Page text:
It’s wonderful that you’re thinking of adopting or buying a puppy. Here are some important things you need to think about when you’re choosing a puppy to adopt.
The usual way that people choose a puppy, is just to go with whichever one endears himself or herself first. The cute one, the precocious one, the one who falls asleep in your arms… but think ahead.
You can avoid veterinarian bills and more, by choosing a puppy wisely.
Of course, the most obvious thing to know is that you shouldn’t adopt a puppy that’s younger than 8 weeks old. Up til then, mama’s breast milk, and the play time within the litter, are critical to long-term health.
Here are other basic considerations for choosing a puppy:
- Choose the right dog breed for you. Meet some adult dogs and their owners, of the breed you’re choosing a puppy from. Dog shows and obedience training schools are great for this.
- Strike up a conversation with a dog obedience training instructor and see if you can get a bit of free information on the pros and cons of choosing a puppy of your favorite breeds.
- Ask a local veterinarian, what things you need to know as a new owner before choosing a puppy of that breed.
- Find out what health problems your chosen breed might be prone to, and learn about preventing, detecting and treating those issues.
- Screen your puppy breeder for reputation and professionalism. The right breeder will have medical paperwork on hand for the puppies and their ancestors, and will use breeding techniques that result in the healthiest possible litters.
- If possible, bring someone with you to visit the breeders – preferably someone who owns that specific breed, or at least someone who has owned several dogs.
Choosing a Puppy Breeder
- Your local kennel clubs and breed-specific associations will be the best resource for choosing a puppy breeder that’s already proven their worth to the community.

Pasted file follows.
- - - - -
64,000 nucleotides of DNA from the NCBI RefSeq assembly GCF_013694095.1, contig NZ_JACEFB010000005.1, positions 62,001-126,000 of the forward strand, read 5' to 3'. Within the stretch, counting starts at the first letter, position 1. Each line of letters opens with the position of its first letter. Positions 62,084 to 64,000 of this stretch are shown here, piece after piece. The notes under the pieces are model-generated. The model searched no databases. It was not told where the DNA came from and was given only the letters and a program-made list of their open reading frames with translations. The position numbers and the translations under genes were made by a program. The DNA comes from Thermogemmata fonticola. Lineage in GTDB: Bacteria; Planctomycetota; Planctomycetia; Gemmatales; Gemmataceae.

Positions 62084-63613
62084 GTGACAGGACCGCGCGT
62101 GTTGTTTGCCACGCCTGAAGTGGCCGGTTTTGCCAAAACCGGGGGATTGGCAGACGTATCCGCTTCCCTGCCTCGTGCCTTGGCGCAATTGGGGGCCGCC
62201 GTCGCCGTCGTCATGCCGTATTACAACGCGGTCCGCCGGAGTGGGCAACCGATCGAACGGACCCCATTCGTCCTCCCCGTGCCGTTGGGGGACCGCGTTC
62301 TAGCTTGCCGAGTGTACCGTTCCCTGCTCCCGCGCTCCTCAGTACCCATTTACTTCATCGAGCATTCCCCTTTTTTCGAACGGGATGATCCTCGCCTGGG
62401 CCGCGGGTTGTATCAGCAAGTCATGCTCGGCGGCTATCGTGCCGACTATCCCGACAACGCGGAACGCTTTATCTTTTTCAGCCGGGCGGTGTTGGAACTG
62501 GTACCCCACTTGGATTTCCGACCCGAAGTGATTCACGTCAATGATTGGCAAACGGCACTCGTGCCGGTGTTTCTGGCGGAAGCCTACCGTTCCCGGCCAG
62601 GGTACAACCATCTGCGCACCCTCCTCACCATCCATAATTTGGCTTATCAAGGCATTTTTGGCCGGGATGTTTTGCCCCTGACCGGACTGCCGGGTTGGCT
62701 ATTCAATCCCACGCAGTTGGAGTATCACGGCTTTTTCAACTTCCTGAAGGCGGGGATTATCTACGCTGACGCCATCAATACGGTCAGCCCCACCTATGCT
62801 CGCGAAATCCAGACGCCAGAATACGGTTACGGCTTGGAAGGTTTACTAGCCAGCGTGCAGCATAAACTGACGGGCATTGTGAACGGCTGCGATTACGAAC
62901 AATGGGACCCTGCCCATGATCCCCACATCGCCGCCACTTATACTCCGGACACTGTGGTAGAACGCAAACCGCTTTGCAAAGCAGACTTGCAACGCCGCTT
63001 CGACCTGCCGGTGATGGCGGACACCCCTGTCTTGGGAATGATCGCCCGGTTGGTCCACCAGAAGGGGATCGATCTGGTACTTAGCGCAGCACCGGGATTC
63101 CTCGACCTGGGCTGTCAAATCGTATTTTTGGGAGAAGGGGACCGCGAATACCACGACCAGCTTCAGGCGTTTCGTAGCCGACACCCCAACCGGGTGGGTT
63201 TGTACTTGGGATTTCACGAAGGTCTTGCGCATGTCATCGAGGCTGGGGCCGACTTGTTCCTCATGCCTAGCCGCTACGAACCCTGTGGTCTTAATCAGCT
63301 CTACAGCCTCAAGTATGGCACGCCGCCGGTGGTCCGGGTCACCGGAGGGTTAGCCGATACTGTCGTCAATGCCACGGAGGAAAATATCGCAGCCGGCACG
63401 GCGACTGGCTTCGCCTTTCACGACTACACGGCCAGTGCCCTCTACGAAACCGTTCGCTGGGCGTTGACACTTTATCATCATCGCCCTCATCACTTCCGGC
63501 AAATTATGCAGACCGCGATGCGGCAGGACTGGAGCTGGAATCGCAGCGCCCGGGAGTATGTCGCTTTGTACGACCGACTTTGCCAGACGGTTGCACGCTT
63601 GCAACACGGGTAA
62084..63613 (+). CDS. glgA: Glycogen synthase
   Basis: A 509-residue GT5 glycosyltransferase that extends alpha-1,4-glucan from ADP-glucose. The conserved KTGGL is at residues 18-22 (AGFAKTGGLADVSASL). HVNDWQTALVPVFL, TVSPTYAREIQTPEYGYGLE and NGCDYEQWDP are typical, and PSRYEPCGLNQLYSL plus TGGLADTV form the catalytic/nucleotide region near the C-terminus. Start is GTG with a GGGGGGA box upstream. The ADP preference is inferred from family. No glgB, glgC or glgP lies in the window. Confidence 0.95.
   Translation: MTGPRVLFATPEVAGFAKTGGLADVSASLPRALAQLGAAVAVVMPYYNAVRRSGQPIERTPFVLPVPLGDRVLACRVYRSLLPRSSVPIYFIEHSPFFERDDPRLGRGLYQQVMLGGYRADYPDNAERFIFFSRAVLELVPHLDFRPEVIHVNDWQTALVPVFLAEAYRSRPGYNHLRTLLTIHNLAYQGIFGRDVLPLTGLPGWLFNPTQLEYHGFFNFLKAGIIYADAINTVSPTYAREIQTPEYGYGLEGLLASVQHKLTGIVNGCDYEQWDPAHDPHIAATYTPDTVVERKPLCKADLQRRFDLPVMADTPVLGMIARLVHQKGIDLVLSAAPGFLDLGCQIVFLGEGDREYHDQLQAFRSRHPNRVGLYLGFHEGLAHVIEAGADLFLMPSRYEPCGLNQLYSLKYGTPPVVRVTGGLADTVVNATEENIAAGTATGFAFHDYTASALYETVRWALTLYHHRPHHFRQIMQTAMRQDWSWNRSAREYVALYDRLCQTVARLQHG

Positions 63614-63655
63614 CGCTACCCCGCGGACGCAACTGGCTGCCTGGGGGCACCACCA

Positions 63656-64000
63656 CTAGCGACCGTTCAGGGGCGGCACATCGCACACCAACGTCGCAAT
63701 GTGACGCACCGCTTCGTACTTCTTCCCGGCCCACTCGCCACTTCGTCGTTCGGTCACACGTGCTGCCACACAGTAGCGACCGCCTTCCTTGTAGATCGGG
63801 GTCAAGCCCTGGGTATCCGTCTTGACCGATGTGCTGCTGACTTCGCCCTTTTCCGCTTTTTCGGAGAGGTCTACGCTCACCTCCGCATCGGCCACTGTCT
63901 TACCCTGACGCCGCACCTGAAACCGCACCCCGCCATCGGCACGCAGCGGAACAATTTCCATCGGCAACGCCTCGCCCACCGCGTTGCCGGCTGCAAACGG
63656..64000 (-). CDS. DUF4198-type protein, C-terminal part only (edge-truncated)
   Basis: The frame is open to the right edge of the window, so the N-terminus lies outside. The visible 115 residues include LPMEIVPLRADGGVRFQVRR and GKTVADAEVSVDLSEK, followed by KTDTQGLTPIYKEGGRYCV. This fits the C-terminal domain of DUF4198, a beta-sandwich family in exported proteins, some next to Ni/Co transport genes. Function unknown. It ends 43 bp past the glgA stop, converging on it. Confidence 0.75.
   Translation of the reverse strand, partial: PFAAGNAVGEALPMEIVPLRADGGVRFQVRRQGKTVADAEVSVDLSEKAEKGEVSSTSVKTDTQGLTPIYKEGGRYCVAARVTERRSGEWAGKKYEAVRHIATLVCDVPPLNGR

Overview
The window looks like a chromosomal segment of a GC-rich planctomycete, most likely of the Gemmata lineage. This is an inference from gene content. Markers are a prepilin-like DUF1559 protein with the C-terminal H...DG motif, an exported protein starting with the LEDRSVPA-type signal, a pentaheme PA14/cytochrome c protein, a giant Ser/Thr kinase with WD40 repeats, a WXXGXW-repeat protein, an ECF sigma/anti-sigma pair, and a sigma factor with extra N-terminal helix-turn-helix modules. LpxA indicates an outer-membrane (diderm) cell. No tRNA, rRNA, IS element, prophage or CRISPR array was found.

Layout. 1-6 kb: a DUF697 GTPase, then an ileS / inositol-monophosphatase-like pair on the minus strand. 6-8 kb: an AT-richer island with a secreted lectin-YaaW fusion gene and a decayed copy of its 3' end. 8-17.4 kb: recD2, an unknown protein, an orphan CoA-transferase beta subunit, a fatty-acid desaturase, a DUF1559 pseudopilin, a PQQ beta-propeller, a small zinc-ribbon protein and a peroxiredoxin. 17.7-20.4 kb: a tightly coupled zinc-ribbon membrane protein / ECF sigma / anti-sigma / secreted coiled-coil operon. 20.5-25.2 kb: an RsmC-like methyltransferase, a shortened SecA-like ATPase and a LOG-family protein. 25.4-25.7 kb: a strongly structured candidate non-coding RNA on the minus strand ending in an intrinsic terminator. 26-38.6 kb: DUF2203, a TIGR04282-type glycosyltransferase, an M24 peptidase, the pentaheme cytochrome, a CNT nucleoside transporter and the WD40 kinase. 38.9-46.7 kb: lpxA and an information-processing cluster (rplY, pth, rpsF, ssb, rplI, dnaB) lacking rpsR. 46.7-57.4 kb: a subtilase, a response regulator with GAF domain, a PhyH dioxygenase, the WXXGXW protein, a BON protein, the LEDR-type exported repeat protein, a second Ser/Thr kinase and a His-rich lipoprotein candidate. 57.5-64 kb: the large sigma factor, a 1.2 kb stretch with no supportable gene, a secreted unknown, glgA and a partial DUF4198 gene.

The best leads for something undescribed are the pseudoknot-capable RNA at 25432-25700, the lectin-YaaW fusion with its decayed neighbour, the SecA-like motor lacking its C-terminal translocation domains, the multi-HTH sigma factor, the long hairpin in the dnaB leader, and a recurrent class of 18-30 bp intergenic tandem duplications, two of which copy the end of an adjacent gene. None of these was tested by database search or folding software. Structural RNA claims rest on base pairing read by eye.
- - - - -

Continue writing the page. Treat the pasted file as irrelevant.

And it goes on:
- Be picky about your breeder. If the operation isn’t clean, if the puppies aren’t happy, etc – move on to the next breeder.
- How much do the breeders play with and handle the puppies? A good breeder will do lots of human-to-puppy socialization, and even some basic obedience training, right from the beginning of the pups’ lives.
Ask how often the puppies are handled, whether they’ve met many strangers, etc. The more, the better.
- Pay special attention to the manners and temperament of the breeder’s adult dogs.
- If your breeder has a waiting list, then that’s a good sign! Choosing a puppy breeder that’s popular, and meets the other criteria I’ve listed here as well, means they’ve been successful.
- Ask to be introduced to the parents and grandparents of the litter. Ask questions about them. Heredity is a big factor in puppies’ lives, so you’ll get to know a lot in advance this way.
- Also, the breeder should be able to show you registration papers with all the details of whelping, pedigree, and any vaccinations they’ve already received. They should expect to show this information to anyone choosing a puppy from their litters.
- Ask lots of questions, even questions you already know the answers to. Test the breeders’ knowledge and willingness to engage you. In particular, ask about care and feeding requirements.
- Ask whether this litter of puppies was the first litter from the mating pair.
- Can you return the puppies to the breeder if there’s a problem?